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January 26, 2004



Teachers at Emma's school are fundraising for a sister school in a third world country. Each family is to donate a notebook, a pencil, a ruler and an eraser, which will all be distributed to a school which has none of these basic supplies.

So Emma's questions about 'poor people' have spilled into a few conversations here at home ... clearly because they've told her there are poor people out there, but she doesn't know who they are or what it means.

Entire conversations go something like this:

"Poor people live in one room, all together."
"Maybe some of them do."
She thinks about this for a minute.
"Poor people don't have toys."
"They may have some toys, but not very many."
"Poor people don't have cups!"
"Emma, I'm sure they must have some cups and plates"

Anyway, it's clear to me that she just doesn't get it. We are so lucky to have a roof over our head (and more than one room), and toys, and more cups and plates that can squeeze into our dishwasher.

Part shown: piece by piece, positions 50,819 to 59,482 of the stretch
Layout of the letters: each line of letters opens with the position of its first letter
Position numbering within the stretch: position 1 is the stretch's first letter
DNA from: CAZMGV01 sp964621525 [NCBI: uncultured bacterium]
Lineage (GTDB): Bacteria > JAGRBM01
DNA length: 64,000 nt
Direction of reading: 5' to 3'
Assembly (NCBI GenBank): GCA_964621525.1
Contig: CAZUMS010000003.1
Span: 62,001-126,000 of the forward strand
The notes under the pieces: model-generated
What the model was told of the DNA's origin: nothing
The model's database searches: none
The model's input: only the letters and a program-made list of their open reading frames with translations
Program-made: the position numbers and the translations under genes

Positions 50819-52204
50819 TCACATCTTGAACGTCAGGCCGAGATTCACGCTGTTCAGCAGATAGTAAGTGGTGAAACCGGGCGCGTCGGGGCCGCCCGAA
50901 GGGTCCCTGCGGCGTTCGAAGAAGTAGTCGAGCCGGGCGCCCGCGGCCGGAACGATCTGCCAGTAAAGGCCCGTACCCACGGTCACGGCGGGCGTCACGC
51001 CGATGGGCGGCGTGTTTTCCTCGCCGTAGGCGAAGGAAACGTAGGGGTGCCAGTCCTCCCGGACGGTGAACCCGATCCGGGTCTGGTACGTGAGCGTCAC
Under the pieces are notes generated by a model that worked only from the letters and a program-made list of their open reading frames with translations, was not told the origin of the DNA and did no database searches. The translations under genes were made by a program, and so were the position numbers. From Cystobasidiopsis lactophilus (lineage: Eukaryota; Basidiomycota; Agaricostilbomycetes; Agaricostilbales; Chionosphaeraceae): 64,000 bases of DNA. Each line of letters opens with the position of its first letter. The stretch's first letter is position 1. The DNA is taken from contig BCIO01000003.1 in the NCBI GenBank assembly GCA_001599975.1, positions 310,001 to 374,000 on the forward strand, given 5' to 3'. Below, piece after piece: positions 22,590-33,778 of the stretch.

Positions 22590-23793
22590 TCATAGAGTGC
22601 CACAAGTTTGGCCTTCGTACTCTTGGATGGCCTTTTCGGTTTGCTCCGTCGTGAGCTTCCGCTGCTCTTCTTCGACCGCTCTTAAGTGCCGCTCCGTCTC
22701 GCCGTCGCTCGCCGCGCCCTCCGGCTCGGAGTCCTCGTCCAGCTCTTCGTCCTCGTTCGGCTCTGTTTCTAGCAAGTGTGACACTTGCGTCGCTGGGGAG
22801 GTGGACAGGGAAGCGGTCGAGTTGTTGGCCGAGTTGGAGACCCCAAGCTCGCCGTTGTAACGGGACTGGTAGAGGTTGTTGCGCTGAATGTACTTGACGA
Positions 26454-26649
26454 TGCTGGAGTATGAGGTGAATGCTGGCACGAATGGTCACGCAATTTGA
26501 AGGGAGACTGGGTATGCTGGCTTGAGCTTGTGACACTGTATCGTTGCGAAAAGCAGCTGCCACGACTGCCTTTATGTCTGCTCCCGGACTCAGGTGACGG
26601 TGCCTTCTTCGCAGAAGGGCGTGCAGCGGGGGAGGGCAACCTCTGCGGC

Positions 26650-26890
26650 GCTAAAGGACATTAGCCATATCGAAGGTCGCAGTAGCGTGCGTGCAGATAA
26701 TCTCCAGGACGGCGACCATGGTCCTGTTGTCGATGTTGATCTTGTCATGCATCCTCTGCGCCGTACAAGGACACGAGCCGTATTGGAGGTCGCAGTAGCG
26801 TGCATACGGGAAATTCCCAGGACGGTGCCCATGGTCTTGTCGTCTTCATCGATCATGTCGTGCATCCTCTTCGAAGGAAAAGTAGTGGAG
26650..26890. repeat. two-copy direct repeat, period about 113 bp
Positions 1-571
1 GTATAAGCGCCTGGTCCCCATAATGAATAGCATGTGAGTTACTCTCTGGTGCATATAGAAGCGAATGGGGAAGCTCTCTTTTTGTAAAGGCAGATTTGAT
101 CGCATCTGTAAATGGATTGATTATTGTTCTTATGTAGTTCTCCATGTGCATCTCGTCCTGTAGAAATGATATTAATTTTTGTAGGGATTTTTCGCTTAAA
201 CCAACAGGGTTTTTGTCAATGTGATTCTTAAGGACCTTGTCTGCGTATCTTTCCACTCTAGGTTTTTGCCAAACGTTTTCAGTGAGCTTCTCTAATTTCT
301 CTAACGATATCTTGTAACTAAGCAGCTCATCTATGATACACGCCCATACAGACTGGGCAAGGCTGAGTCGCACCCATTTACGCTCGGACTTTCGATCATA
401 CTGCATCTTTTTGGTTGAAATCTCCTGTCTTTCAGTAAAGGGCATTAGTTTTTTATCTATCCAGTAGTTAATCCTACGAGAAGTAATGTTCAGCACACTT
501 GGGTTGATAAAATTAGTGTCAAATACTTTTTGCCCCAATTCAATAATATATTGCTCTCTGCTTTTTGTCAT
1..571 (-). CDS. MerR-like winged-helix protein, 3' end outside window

I'm thinking of signing us up for one of those registered charities where you are 'assigned' a child in a third world country. One you can correspond with and get to know a little bit. It puts a human face on the poverty, and I bet everyone will get a lot out of this experience... and not just the recipient, but the givers as well.

Marcia Lynx Qualey

We see lots of people down on their luck--or down on their government's luck, or down on the whole Third World's luck--out here. I'm sure there's more we could do, there's always more we could do...I just don't know what it is.

I think the most important thing is not to teach your children--by your own behavior--that these people are invisible or embarrassing; that they shouldn't be looked at or acknowledged.

We were born on third base, as it were. Into fortunate homes in a fortunate country at a fortunate time. Other people weren't, and it sucks.


What a great way to help. As far as teaching them compassion, it sounds like you've got it covered well.

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